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Bank of America Is Going to Dimonland

Jordan Wathen, The Motley Fool

Bank of America (NYSE: BAC) is packing up its bags for an extended stay.

The bank is bucking the trend of branch closures, as it's planning to open as many as 500 branches in new markets, many of them in the old stomping grounds of JPMorgan Chase's (NYSE: JPM) CEO, Jamie Dimon.

At its recent annual meeting, Bank of America outlined plans to expand in nine markets, five of which are JPMorgan Chase strongholds where the company has historically had the benefit of being the only megabank in town.

Some banking history

While Dimon has become the face of JPMorgan Chase, it's important to remember he came to the institution by way of Bank One, which was folded into JPMorgan in 2004. At the time, Chicago, Illinois-based Bank One was the sixth-largest institution in the United States, and their merger was then the third-largest merger in financials history.

Jamie Dimon smiling while sitting on a beige chair.

Image source: JPMorgan.com.

Bank One was a true "rust belt" bank. By deposits, it was the largest bank in Indiana and Illinois, with its headquarters in Chicago and mortgage and card operations in Indiana. It also ranked as the third-largest bank in Michigan and the fourth-largest institution in each of Ohio and Kentucky.

State

Deposit Rank in 2003 (Bank One)

Deposit Rank in 2017 (JPMorgan)

Illinois

No. 1

No. 1

Indiana

No. 1

No. 1

Michigan

No. 3

No. 1

Ohio

No. 4

No. 5

Kentucky

No. 4

No. 2

Data source: FDIC.

Much of the Bank One legacy lives on, even if under a new name. JPMorgan Chase has hundreds of offices littered across these five Midwestern states, ranking no lower than No. 5 by deposits in any given state.

Remnants of the Bank One legacy also appear in JPMorgan's core business lines. Its vast card business is owed in part to Bank One, which was the largest Visa issuer in the world when it merged with JPMorgan. The relationship between the card network and card issuer has only strengthened in the years since, as the Dimon-led institution inked a deal to effectively lease Visa's network as if it were its own.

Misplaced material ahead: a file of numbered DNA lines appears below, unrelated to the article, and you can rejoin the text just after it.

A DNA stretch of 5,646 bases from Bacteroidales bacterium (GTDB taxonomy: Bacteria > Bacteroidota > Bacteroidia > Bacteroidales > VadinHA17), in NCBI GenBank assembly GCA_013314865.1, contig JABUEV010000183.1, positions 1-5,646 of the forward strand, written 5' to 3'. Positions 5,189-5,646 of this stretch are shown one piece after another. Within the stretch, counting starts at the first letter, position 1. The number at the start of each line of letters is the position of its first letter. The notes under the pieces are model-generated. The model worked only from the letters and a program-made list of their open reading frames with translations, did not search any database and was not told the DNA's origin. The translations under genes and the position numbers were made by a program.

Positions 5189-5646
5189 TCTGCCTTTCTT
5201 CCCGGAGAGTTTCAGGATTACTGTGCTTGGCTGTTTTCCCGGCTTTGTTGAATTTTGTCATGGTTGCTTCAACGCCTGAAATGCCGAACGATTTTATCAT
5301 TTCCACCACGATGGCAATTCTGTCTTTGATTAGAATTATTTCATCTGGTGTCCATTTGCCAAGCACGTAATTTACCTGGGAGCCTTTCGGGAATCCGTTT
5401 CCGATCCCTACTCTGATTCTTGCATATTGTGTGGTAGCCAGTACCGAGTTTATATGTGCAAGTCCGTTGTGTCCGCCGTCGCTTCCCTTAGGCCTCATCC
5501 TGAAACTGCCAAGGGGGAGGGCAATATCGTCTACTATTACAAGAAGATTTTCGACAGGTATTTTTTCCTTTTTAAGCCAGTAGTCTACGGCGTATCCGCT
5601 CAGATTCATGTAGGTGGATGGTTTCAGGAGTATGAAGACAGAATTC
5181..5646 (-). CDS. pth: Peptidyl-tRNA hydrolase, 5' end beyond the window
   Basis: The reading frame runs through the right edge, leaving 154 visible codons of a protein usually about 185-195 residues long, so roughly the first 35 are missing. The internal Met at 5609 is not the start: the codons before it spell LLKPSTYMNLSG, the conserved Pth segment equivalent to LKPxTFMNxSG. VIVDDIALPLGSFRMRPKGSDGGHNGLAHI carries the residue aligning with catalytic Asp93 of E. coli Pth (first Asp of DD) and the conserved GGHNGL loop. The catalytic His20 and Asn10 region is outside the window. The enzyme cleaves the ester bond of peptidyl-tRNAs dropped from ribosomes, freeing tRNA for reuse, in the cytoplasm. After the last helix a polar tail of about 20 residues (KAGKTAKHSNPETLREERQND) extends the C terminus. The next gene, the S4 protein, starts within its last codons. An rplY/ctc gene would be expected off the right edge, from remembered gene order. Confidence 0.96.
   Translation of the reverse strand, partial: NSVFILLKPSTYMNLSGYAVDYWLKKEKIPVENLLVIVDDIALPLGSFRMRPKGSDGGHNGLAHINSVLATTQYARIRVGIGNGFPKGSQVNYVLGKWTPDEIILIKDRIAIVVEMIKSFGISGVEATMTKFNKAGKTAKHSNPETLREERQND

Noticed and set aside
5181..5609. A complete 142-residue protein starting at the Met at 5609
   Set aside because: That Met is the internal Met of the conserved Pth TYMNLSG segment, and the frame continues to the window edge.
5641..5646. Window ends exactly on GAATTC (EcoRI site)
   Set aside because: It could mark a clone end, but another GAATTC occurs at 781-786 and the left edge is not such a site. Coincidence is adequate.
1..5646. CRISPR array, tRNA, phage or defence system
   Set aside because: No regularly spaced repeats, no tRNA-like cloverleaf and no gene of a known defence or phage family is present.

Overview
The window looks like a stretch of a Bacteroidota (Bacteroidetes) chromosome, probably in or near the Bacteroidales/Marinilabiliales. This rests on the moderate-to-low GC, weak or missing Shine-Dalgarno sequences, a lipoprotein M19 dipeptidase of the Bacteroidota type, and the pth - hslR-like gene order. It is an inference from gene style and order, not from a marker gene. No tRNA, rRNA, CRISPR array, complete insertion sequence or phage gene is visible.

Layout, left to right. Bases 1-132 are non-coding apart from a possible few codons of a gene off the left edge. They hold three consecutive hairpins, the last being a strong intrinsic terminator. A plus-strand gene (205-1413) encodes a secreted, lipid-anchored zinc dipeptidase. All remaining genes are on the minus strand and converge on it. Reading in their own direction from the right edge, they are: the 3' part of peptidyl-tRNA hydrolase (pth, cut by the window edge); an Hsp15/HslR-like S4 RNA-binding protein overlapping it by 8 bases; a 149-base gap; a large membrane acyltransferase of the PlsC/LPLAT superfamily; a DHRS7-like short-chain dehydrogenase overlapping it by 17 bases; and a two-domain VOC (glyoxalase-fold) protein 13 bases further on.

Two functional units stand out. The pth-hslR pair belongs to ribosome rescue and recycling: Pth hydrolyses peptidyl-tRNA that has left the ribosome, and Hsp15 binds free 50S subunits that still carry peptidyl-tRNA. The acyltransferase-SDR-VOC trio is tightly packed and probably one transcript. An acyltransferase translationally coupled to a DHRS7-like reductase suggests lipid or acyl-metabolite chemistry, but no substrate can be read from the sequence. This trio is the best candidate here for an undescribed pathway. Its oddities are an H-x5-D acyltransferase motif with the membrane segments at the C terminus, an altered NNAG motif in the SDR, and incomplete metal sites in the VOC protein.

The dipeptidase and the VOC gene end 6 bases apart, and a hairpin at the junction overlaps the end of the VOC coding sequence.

Bank of America's trip to Dimonland

Charlotte, N.C.-based Bank of America has many of Bank One's legacy markets in its sights with its expansion plans. In Ohio, it plans to open new offices in Cincinnati, Columbus, and Cleveland. It's also taking aim at Lexington, Kentucky. In Indiana, the bank is opening branches in the capital city of Indianapolis.

JPMorgan has a substantial presence in each of these markets, thanks to its acquisition of Bank One nearly 15 years ago.

Map of JPMorgan Chase branches in the Midwest US

Data source: FDIC. Map by Author, using Google Maps.

While these metro areas are served by super-regional banks including PNCFifth Third, and U.S. Bancorp, JPMorgan is the only megabank competitor with a true retail operation. Just weeks ago, Wells Fargo decided to sell all of its branches in the Indiana, Ohio, and Michigan. Citi, of course, sticks to the coasts, and doesn't have the retail operation that the other "big four" banks do.

The last frontier for growth

It was only a matter of time until the nation's largest banks started looking inland for growth. The largest U.S. banks, and particularly Bank of America, have generally focused on the largest 20 metropolitan statistical areas (MSAs). Cincinnati, Columbus, Cleveland, and Indianapolis are ranked No. 29 to No. 34 by population, according to U.S. Census estimates.

Given their size, de novo branching is the only way for America's megabanks to grow. The law prohibits banks from acquiring others when they control more than 10% of the nation's deposits. So as smaller banks are rapidly acquiring and merging with one another to scale their operations, Bank of America has to grow the old-fashioned way by opening new branches in new markets.

To be sure, Bank of America won't change the Midwestern banking landscape overnight. And while JPMorgan Chase and smaller regional banks would prefer not to compete with yet another financial institution, Bank of America's entry serves as validation that Dimonland is a good place for a bank to be.

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Jordan Wathen has no position in any of the stocks mentioned. The Motley Fool owns shares of Visa. The Motley Fool has a disclosure policy.